I was a senior in Dallas at Thomas Jefferson High School, and also the photographer for our year book. W.T. White, the school superintendent, announced anyone could take the morning off that Friday to greet the president and Mrs. Kennedy at Love Field.
On the basis of my “credentials” as the school yearbook photographer, which I used to get courtside and sidelines to take athletic pictures, that’s all I needed to get a badge to cover the event which states: “President Kennedy’s Visit to Dallas, November 22, 1963” And in large blue italic letters “PRESS”. Which I still have.
With that badge, I had no difficulties getting on the Air Force One-side of the fence to mix with the Secret Service, members of the media, the reception dignities and the Kennedys to take pictures of the arrival and the beginning of the motorcade.
As I was beginning to leave for the luncheon site and speech, some girls from my school called me over to the fence. They asked if I could give them the petals from the bouquet of roses Jackie received upon arrival, but fell off while she and JFK were at the fence to shake hands with the throng, and they fell to the tarmac. (Which, of course, I did, Maybe a date later.)
On the way to the luncheon, the rock-‘n-roll radio station the guys I were listening to suddenly stopped in the middle of a song. After several seconds of “dead air,” we had almost changed stations, when the station suddenly began playing classical music. Which was unheard of!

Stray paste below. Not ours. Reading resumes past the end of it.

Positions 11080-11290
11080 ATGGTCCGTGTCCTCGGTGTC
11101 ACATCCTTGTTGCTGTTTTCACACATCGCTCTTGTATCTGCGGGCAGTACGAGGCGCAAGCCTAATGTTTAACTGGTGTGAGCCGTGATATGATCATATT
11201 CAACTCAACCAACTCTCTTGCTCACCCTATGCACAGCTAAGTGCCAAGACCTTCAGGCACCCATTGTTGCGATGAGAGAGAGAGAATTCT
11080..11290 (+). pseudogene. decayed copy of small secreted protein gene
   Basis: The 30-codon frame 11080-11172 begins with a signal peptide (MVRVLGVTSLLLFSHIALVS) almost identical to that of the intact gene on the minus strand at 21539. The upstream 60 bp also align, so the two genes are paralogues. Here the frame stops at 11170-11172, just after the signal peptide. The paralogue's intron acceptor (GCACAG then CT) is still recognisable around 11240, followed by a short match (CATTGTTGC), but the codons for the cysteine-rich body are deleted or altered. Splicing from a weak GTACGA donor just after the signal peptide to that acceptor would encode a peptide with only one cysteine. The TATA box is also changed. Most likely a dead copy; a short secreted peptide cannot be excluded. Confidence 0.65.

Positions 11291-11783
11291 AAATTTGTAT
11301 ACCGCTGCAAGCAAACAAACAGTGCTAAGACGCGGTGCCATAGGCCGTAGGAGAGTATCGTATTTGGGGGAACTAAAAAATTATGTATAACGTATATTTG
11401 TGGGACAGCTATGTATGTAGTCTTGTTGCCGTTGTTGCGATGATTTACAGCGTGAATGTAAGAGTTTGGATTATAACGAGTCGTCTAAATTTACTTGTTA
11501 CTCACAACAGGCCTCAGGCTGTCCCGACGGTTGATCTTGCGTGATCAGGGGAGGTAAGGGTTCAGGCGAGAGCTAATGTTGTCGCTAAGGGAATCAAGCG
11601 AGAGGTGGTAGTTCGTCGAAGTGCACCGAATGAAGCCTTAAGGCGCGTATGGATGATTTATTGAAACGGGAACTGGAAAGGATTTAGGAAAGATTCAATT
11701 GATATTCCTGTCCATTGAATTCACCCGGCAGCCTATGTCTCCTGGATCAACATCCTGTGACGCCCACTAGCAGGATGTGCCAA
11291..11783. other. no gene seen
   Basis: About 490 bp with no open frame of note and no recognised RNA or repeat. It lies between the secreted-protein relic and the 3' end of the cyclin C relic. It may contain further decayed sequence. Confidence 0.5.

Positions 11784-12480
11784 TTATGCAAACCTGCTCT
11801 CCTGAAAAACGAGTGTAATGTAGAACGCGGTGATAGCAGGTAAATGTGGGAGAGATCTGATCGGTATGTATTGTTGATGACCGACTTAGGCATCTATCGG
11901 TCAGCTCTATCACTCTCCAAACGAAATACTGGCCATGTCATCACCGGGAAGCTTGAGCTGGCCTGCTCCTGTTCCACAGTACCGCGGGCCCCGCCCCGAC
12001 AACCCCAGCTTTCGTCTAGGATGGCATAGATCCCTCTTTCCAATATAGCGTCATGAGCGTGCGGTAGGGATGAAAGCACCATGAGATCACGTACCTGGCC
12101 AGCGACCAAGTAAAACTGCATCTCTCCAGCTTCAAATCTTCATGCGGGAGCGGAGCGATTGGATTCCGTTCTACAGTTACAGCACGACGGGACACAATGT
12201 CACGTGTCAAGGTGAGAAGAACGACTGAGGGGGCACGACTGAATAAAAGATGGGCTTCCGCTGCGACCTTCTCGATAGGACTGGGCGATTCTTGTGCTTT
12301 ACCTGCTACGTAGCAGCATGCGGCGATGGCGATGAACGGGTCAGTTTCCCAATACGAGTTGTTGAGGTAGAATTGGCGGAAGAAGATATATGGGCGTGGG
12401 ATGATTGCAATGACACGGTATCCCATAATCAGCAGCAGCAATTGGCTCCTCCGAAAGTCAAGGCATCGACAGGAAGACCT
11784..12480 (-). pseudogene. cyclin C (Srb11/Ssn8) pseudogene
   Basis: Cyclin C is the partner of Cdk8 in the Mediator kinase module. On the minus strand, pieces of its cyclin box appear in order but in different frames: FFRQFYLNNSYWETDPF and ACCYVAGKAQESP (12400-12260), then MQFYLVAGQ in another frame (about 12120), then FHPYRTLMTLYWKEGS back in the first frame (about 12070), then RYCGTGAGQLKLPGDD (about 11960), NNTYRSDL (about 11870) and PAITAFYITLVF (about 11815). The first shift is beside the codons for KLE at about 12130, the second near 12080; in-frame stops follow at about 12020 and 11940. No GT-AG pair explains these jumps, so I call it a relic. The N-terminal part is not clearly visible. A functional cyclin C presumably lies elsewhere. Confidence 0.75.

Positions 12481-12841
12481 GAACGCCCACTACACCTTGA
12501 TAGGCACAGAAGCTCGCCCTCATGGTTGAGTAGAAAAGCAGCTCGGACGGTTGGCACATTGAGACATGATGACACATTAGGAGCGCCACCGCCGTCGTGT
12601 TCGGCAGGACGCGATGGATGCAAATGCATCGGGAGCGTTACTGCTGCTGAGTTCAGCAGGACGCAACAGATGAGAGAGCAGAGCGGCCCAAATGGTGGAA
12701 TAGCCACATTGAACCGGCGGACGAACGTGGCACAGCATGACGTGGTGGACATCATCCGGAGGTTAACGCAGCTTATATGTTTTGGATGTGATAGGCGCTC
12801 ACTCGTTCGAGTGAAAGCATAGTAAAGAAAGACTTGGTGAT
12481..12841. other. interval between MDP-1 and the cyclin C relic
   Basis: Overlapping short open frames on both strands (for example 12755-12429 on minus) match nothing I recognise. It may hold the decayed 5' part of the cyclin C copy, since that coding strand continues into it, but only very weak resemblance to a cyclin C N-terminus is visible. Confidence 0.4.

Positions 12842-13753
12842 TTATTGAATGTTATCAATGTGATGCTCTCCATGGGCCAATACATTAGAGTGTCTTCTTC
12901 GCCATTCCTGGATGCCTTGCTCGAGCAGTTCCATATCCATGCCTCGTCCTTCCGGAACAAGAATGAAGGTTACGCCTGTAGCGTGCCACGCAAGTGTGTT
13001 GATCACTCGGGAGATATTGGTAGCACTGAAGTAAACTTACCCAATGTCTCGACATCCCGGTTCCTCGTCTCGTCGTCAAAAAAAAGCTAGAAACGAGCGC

Then, the station manager came on and said something had happened during the motorcade and the President was being rushed to Parkland Memorial Hospital.
We drove as fast as we could to the hospital. The President’s limo was off to the side and both he and Governor Connelly were in emergency rooms.
We decided to go back to school, where the hallways were silent except for the sounds of the unfolding events being broadcast in every classroom over the PA system.
Finally, C.C. Smith, our principal, announced that classes were over and everybody could go home. No one, of course, was excited about a free afternoon, too.
George Sickler, Mesquite, Texas
George Sickler, working on Thomas Jefferson year book for 1963-64